You think a freshman reserve whose family can't afford to send him to school can make the choice Smith did? No way.

    Either way, that isn't the issue. The NFL and the NFLPA have already decided that they want to help players get their degrees. The question is whether the NFLPA should extend that benefit to recently retired players. The reason the issue is being raised is with the elimination of the voluntary part of off-season workouts, players aren't able to take advantage of one of the benefits that their union provides during their careers.
    Last edited: Mar 18, 2007
  16. BelichickFan

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    #24 Jersey

    Well some players do have their degrees when they enter the NFL. So you can tell all the stories from players you want but it can be done. Maybe not at Ohio State but it can be, and is, done.
  17. PatsSteve1

    PatsSteve1 Rookie

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    I don't have much sympathy for a franchised player who in 1 year will likely earn more $ that all the posters in this thread will in their combined working lifetimes.[/QUOTE]

    * That franchised player also has more talent in an occupation that pays well than all the posters on this board have -:)
  18. sarge

    sarge Rookie

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    No offense, but take freaking classes on your own time.

    I did it with a full time job and much smaller income, and no "offseason".

    I know it is inconvenient. So what! Not everything in life is suppose to be easy. And just because something isn't easy, it doesn't mean it is someone else's responsibility to make it easy for you!

    Take responsibility for yourself.
  19. PatsMyBoyz!

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    Last edited: Mar 18, 2007
  20. redsox33

    redsox33 Rookie

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    Long post guys so bear with me on this there's a method to the madness,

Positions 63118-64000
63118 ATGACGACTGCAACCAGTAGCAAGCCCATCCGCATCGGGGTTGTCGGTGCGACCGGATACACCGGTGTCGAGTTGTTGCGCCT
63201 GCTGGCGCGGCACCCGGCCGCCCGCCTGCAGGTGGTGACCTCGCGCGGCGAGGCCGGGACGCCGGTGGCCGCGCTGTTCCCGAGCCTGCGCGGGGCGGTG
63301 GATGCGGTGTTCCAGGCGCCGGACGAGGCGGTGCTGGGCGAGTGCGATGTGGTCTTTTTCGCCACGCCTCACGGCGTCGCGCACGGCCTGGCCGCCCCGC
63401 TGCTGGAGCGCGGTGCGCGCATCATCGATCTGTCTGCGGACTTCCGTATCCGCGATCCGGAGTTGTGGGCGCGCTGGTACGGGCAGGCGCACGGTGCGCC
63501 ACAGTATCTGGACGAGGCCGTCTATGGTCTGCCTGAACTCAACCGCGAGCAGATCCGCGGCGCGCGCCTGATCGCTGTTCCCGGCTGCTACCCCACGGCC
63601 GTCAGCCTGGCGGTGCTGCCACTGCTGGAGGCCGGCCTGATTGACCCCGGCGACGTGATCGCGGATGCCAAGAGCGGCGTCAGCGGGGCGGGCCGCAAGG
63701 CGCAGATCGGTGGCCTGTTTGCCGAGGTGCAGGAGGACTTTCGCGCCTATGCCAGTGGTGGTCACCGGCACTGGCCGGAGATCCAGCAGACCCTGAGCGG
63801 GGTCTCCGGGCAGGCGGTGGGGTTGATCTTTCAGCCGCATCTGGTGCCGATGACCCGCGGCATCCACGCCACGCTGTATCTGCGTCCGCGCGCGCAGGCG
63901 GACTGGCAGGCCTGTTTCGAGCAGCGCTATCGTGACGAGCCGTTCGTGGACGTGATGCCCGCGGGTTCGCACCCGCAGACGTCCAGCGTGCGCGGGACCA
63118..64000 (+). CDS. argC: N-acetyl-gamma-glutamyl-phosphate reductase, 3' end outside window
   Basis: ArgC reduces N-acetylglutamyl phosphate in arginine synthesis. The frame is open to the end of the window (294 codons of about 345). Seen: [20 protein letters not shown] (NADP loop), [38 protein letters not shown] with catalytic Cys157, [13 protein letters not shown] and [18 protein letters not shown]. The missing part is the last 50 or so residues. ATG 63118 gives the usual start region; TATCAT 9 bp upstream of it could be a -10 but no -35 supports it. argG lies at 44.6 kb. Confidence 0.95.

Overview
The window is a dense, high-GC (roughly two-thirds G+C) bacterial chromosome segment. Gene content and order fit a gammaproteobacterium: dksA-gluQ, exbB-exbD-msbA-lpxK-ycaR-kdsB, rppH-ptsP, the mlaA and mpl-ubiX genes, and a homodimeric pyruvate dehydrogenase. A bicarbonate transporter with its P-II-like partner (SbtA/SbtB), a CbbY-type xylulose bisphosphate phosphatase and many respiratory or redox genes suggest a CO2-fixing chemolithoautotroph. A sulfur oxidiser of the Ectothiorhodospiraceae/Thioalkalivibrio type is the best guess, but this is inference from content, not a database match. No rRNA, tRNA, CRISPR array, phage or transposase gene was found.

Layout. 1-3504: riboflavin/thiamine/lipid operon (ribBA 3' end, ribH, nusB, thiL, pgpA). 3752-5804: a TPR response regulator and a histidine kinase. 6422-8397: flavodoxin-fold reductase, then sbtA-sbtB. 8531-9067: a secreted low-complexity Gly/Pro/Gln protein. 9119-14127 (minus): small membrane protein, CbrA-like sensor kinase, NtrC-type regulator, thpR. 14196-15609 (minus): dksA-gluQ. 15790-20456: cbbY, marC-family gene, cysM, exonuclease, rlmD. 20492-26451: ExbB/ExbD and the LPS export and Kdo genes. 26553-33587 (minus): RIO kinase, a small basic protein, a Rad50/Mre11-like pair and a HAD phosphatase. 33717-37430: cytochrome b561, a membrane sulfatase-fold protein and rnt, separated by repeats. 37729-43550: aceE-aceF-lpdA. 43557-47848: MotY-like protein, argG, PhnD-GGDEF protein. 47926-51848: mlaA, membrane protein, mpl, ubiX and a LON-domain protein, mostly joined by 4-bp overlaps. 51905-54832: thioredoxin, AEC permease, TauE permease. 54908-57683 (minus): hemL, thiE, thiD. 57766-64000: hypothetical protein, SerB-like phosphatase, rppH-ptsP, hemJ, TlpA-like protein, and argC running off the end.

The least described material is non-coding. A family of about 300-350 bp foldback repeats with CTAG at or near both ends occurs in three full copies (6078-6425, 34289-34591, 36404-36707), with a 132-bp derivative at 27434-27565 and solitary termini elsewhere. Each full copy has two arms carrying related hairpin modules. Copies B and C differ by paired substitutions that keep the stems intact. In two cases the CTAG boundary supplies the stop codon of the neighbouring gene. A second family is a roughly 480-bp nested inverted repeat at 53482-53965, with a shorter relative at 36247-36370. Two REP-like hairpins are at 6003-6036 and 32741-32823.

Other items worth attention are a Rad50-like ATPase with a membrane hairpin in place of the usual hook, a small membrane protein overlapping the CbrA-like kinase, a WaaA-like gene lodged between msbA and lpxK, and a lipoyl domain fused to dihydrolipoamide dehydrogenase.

I'm not sure how many of you have or havn't played a college sport (varisty or club) at any level but as a Division 3 athlete at Bridgewater State its difficult to balance sports with academics. I play field hockey there (not a big time mainstream sport by any means) and in order to get to practices and games we are "suggested": 4 classes during the semester when your sport is in season (this leaves you about 15-20 credits short on graduating on time if you do this for 4 seasons) and to not to take classes that start after 12 (or you'll have to miss them for games or will be late for practices and you know what they say about not practicing in sports). I am currently trying to graduate on time so I take the 5 classes per semester and its not easy by any means. My social life is the time I get playing field hockey, its hard to really hold a job as well with the time commitment you have to put into it. After your season is over its preping for the next season and offseason team workouts, thus you are still avoiding late classes.

    I'm saying this so that you can get a taste of a "small-time" athlete's life in school. Many of my teammates won't graduate on time (some will take as much as 2 extra years). Imagine what it is like for "big-time" athlete's who have much more along the lines of travel time, and expected workouts on their shoulders. Sure summer classes are there but I know that a lot of schools often offer the basic classes and don't bother offering the higher level classes for 15 or so students when during a regular semester they would have 40-50 in on the class. Thus, its tough, I give all the credit in the world to the one's who can pull it off, but I can see where Mike is trying to go with this and I like seeing it. Like someone said the NFL isn't full of Tom Brady's they have some P.K. Sams that might need a little help financially going back to school.